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PERRONI v. THORNBERRY (07/14/53)

SUPERIOR COURT OF PENNSYLVANIA


July 14, 1953

PERRONI
v.
THORNBERRY

COUNSEL

Allen N. Brunwasser, Pittsburgh, for appellant.

Herbert N. Rosenberg and Rosenberg & Rosenberg, Pittsburgh, for appellee.

Before Rhodes, P. J., and Hirt, Reno, Dithrich, Ross, Gunther and Wright, JJ.

Author: Ross

[ 173 Pa. Super. Page 648]

ROSS, Judge.

R. O. Thornberry, appellee herein, brought an action of trespass against the appellant, Vincent Perroni, before an alderman in and for the City of Pittsburgh. After a summons had been served on Perroni but before judgment or even a hearing, the attorney for Perroni obtained a writ of certiorari commanding the alderman to certify and send the record of the case to the Court of Common Pleas of Allegheny County.

Appellant's attorney filed specifications of error in support of the writ of certiorari. It was alleged that the 'alderman had no jurisdiction to take the said suit' because Thornberry had failed to pay costs in a prior action arising out of the same occurrence. It was further alleged that the alderman had no jurisdiction because the service was defective. The court below 'quashed' the writ of certiorari because it was 'issued

[ 173 Pa. Super. Page 649]

    for the purpose of securing appellate revision' and so was 'premature because the proceedings before the alderman had not ripened into a judgment'.

Counsel for appellant did not appear at the time fixed for argument of the issues raised by his specifications of error. Subsequently he learned that the writ had been quashed and then filed a petition for a rule to show cause why judgment should not be opened. The petition stated in substance that judgment should be opened because counsel for appellee failed to serve notice on counsel for appellant that the matter had been placed on the general argument list and the latter learned that it was on the argument list only 'when he appeared to argue other cases before the court'. The court below refused the rule. Perroni has appealed to this Court contending that the court below erred in quashing the writ of certiorari and in refusing to open the judgment. Both contentions, however, raise the single question: Did the lower court err in quashing the writ of certiorari?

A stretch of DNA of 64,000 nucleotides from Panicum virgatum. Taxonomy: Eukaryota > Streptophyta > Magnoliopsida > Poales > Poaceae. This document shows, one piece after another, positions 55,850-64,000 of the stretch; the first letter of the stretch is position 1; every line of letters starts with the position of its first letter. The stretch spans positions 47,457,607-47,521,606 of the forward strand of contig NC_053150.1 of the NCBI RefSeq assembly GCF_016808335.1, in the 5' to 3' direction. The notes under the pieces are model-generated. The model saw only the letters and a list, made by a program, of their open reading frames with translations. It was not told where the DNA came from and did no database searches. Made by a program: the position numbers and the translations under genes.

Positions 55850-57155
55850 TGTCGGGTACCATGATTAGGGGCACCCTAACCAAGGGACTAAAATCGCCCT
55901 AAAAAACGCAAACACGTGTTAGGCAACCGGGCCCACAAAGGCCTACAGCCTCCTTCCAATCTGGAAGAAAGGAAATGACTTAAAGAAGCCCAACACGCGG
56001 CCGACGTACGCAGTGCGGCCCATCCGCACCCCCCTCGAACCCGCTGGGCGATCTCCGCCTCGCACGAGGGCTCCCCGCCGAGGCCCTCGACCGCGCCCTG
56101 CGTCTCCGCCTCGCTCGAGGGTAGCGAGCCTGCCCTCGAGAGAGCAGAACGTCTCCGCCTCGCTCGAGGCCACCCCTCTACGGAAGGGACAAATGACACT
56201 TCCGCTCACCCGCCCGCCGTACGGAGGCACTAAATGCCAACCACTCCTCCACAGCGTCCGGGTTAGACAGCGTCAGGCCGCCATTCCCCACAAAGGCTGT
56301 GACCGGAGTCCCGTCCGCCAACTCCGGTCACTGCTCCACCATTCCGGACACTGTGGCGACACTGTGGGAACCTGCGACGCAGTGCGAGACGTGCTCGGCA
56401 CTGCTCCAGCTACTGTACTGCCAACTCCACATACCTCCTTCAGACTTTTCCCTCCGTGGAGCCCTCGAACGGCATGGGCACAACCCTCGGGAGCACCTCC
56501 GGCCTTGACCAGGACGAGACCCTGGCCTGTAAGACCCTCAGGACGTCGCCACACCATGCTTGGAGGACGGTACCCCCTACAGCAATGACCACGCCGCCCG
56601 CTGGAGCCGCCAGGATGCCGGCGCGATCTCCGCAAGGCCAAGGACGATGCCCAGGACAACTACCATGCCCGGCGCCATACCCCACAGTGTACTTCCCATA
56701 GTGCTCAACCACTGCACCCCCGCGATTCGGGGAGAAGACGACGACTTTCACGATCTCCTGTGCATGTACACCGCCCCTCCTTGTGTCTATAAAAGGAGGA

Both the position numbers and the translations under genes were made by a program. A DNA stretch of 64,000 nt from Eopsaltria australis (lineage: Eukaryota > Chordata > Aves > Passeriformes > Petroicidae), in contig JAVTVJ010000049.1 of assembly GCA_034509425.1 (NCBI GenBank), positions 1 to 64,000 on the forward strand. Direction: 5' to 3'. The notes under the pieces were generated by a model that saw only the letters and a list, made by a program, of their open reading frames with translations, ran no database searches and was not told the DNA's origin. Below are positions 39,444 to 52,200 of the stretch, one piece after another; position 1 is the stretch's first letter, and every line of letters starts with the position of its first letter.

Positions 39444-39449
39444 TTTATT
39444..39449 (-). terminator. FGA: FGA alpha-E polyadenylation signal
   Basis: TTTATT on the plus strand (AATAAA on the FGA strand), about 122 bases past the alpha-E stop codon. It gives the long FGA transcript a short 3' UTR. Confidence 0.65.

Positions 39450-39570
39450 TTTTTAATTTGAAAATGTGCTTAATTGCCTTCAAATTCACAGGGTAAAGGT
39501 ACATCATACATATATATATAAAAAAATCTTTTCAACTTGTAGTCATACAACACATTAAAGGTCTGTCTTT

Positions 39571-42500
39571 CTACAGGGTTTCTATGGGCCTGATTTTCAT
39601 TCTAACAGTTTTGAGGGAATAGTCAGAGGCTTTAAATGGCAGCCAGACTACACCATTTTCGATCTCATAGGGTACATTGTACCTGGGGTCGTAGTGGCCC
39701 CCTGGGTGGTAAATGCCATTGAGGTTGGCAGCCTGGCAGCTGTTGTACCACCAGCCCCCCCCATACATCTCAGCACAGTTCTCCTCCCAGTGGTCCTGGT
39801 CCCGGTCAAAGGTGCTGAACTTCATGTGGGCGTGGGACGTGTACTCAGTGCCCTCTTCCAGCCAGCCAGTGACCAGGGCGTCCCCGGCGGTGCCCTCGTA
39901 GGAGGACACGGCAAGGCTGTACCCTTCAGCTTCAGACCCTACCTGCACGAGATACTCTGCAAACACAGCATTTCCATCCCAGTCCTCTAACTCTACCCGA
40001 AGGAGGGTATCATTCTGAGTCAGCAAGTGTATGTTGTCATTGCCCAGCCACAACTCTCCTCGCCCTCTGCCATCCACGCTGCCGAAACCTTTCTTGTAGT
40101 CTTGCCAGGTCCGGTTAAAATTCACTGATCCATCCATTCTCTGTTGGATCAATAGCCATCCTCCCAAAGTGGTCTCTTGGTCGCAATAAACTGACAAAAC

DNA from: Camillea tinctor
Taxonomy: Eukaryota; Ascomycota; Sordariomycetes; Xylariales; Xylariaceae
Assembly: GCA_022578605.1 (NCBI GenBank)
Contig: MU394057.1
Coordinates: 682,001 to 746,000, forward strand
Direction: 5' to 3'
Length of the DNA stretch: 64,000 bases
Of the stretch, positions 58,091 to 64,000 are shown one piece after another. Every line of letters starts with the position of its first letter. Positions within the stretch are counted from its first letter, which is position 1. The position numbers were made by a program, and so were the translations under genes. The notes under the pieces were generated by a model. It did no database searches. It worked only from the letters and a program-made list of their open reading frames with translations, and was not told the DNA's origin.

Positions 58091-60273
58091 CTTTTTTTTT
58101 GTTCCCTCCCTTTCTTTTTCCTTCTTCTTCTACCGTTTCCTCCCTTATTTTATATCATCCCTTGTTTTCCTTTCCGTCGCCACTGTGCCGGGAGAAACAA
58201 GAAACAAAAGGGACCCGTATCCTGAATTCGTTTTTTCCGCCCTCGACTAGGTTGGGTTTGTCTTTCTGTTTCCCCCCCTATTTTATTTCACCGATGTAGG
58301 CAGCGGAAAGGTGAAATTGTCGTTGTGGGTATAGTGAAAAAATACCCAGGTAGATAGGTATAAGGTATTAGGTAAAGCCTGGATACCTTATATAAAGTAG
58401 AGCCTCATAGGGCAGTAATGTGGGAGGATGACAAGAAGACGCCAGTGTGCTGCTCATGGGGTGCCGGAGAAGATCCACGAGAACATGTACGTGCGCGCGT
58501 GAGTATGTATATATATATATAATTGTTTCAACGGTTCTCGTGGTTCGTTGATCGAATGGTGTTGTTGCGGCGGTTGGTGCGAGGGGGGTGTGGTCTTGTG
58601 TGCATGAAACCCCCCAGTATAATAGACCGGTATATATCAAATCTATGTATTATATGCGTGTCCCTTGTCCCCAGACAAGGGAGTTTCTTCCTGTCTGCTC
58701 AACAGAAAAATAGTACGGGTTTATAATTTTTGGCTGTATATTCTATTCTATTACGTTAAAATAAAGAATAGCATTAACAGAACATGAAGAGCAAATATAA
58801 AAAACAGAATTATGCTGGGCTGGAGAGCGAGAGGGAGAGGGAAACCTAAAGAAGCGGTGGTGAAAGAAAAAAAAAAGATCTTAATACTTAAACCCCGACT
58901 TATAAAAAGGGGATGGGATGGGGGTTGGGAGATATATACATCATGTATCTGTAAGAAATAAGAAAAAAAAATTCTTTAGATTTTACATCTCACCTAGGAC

Section 22 of the Act of March 20, 1810, P.L. 208, 5 Sm.L. 161, 42 P.S. ยง 957, provides in part: '* * * and that the judgment of the court of common pleas shall be final on all proceedings removed as aforesaid [by certiorari], by the said court, and no writ of error shall issue thereon.' Following the language of the statute we have consistently denied jurisdiction in matters such as the one now before us. We cannot review the judgment of the common pleas touching upon the merit of a writ of certiorari directed to an alderman or justice of the peace. Crumley v. Crescent Coal Co., 13 Pa. Super. 231; Home Protective Ass'n v. Reese, 47 Pa. Super. 452; Miller v. Metropolitan Life Ins. Co., 58 Pa. Super. 464; Widener v. Schwartz, 74 Pa. Super. 294. This is true although the record discloses that the alderman had no

[ 173 Pa. Super. Page 650]

    jurisdiction. Shaffer v. Sires, 81 Pa. Super. 589; Huntington & Broad Top Mountain R. R. v. Fluke, 32 Pa. Super. 126. We see nothing in this appeal for our consideration.

The appeal is dismissed.

19530714

© 1998 VersusLaw Inc.



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